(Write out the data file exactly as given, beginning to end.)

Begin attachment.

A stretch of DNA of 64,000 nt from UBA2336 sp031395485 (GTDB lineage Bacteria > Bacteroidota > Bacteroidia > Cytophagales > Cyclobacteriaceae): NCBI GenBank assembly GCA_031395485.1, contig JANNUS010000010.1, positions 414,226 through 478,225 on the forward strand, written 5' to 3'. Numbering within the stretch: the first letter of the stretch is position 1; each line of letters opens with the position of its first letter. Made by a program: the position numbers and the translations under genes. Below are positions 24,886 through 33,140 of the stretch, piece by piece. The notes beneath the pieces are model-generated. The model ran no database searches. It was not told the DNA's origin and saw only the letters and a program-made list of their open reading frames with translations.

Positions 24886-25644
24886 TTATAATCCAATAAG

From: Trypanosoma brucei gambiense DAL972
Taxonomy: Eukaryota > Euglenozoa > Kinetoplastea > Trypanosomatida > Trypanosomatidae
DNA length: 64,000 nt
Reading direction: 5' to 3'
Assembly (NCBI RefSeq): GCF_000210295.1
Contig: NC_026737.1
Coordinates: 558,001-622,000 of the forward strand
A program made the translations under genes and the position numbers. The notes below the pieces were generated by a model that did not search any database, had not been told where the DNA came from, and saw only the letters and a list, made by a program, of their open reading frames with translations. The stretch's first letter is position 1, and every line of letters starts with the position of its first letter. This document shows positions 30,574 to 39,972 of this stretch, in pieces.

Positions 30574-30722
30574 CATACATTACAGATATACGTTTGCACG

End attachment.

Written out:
A stretch of DNA of 64,000 nt from UBA2336 sp031395485 (GTDB lineage Bacteria > Bacteroidota > Bacteroidia > Cytophagales > Cyclobacteriaceae): NCBI GenBank assembly GCA_031395485.1, contig JANNUS010000010.1, positions 414,226 through 478,225 on the forward strand, written 5' to 3'. Numbering within the stretch: the first letter of the stretch is position 1; each line of letters opens with the position of its first letter. Made by a program: the position numbers and the translations under genes. Below are positions 24,886 through 33,140 of the stretch, piece by piece. The notes beneath the pieces are model-generated. The model ran no database searches. It was not told the DNA's origin and saw only the letters and a program-made list of their open reading frames with translations.

Positions 24886-25644
24886 TTATAATCCAATAAG

From: Trypanosoma brucei gambiense DAL972
Taxonomy: Eukaryota > Euglenozoa > Kinetoplastea > Trypanosomatida > Trypanosomatidae
DNA length: 64,000 nt
Reading direction: 5' to 3'
Assembly (NCBI RefSeq): GCF_000210295.1
Contig: NC_026737.1
Coordinates: 558,001-622,000 of the forward strand
A program made the translations under genes and the position numbers. The notes below the pieces were generated by a model that did not search any database, had not been told where the DNA came from, and saw only the letters and a list, made by a program, of their open reading frames with translations. The stretch's first letter is position 1, and every line of letters starts with the position of its first letter. This document shows positions 30,574 to 39,972 of this stretch, in pieces.

Positions 30574-30722
30574 CATACATTACAGATATACGTTTGCACG